Every morning I wake up, and I assess what my day will be like based on the dream I've just woken from. For a long time I have been obsessive with analysing dreams - I find them fascinating, hence the dreamcatcher tattoo on my back. So I'll wake up some days and feel almost sickeningly positive about everything, and some days I don't want to get out of bed to see what the world has to offer, because if my dream world is poor then undoubtedly real life will be even more awful.
Throughout my life, in particular the last four or five years, a lot of people who are special to me suffer with one of the most cruel but downgraded illnesses - depression. Depression is an illness that makes you feel like you’ve woken from a bad dream every single day, and sometimes it just feels like you’re stuck inside that bad dream. There are so many people who carry on with their lives keeping it a secret, and not realising that actually every single one of us could suffer with this at some point in our life. Between 5 and 10 per cent of the entire population are suffering from it to some extent at any one time, and throughout your lifetime you have a one in five chance of developing it. It can literally happen to any of us.
All of these facts, and people still generally belittle depression as an illness until they come face-to-face with it. Depression is a disease. It steals lives on a day to day basis, and it should be taken as seriously as any other.
So many people in the modern world think that the route to happiness is based around material possessions. Money, houses, fast cars, the latest designer shoes. In reality, all of these things don't matter. Money might make the world go round in a political and economical sense, but as far as emotions are concerned it is a short term strategy.
A career has always been important to me, more important than anything else. I know where I want to be but I want to enjoy the learning curves and tests I have to pass in order to get there. I don't want my career handed to me on a plate, where is the fun in that? A career is another example of what people assume will bring them happiness. How many people do you know that have got into the career they have worked hard to get to, and decided it's not for them? Wasn’t all it was cracked up to be, not what they expected... I personally have heard so many stories like this, and I don't want to be that person. But if I am, I want to know I've enjoyed and learnt from the journey that took me there, even if the end of the rainbow didn't give me that pot of gold I was hoping for.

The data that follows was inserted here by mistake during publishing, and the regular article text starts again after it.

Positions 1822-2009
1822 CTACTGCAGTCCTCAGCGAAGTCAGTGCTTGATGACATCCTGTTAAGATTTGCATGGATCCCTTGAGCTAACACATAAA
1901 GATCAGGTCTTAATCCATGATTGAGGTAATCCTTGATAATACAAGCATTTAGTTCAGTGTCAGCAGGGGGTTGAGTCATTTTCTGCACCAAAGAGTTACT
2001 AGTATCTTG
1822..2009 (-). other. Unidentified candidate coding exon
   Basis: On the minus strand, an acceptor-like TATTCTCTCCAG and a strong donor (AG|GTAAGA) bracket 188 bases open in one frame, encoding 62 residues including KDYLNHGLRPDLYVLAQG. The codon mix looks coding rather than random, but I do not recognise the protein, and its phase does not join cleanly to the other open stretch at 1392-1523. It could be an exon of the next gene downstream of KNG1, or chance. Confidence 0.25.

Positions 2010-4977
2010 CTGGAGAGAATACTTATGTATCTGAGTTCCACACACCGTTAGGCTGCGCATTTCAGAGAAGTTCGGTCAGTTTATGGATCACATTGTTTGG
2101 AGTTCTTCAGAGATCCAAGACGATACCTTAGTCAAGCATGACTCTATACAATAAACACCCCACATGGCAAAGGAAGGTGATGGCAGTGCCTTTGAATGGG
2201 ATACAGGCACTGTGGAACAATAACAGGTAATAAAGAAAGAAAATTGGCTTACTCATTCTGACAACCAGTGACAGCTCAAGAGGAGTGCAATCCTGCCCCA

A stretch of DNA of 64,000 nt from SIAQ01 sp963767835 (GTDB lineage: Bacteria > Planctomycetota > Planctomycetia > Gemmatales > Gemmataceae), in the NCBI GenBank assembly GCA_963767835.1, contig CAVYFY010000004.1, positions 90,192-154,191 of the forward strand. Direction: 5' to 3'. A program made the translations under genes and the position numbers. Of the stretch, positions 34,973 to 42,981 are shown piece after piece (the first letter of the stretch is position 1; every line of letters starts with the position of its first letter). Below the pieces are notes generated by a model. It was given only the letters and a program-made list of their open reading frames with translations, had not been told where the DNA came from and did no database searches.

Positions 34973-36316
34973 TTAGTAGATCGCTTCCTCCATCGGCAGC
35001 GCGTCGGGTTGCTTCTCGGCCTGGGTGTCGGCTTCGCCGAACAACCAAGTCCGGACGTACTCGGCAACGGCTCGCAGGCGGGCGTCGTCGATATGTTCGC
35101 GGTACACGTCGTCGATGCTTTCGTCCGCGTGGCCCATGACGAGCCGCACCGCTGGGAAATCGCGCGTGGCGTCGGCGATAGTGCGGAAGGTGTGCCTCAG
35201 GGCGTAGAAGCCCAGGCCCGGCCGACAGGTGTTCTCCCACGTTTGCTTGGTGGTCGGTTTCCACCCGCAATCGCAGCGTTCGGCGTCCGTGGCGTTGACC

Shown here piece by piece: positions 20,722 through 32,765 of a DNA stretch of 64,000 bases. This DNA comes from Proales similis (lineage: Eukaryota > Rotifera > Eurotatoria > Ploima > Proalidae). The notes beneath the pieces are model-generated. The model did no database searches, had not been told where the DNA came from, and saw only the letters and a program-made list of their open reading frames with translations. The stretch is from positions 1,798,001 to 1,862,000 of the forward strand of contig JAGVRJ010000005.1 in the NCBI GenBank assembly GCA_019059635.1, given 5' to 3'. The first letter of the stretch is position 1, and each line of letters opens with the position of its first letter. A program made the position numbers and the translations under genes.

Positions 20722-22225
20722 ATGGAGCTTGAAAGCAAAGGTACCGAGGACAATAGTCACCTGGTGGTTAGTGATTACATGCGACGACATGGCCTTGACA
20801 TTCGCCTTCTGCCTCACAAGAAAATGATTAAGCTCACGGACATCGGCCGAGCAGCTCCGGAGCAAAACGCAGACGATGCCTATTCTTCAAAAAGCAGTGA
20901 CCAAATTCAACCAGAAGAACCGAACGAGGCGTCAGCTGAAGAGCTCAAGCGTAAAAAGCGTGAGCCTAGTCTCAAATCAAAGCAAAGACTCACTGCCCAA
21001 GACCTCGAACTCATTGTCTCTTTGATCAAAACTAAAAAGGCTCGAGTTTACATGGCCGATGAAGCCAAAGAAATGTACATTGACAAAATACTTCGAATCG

Another misconception is that you need to be in love to feel truly happy. Looking back, I can honestly say I don't know if I have ever been in love. I've had relationships and had what I have thought of as a broken heart, but you soon realise that in the scheme of things, a relationship is not the be all and end all of our lives. One day I hope to find a companion who will lie under the stars with me and listen to my weird opinions and share his with me. But until then I try not to get caught up in this idealistic view of life. So many people get wrapped up in a fairytale and they miss everything beautiful that’s going on around them on a daily basis.
I try to meet someone new every day, especially on bad dream days. I don't care if I'll never see them again, once a hello turns into a chat you can learn so much. Be it on the street, on a train, on a bus, I make the effort to smile and say hello and the benefits are sometimes magical. It's amazing how someone will open up more to a stranger than they will to their best friend. Sometimes you just need that impartial ear to listen, and even without any advice it somehow makes you feel better. The reality is, whatever we're going through at any point in time there is someone worse off. Someone out there would class your life as a walk in the park, and vice versa. Our own problems always feel bigger than everyone else's, but if you start to open your eyes to other peoples problems you begin to feel less isolated and more in control of the hurdles you're facing. You might even make some friends along the way.
I go outside at night and look at the stars. I think something can only be properly put into perspective when you compare it to the universe. Everything feels completely insignificant in comparison to something so unbelievably massive, beautiful and natural.
Our lives are so short, and we spend half of our time worrying. Look at the ceiling instead of the floor, the trees instead of the pavement. You'll start to see the beauty in the world and you'll trust it to guide you on your way to something bigger and better than what you've currently got. It's not till you start believing things can change that they will...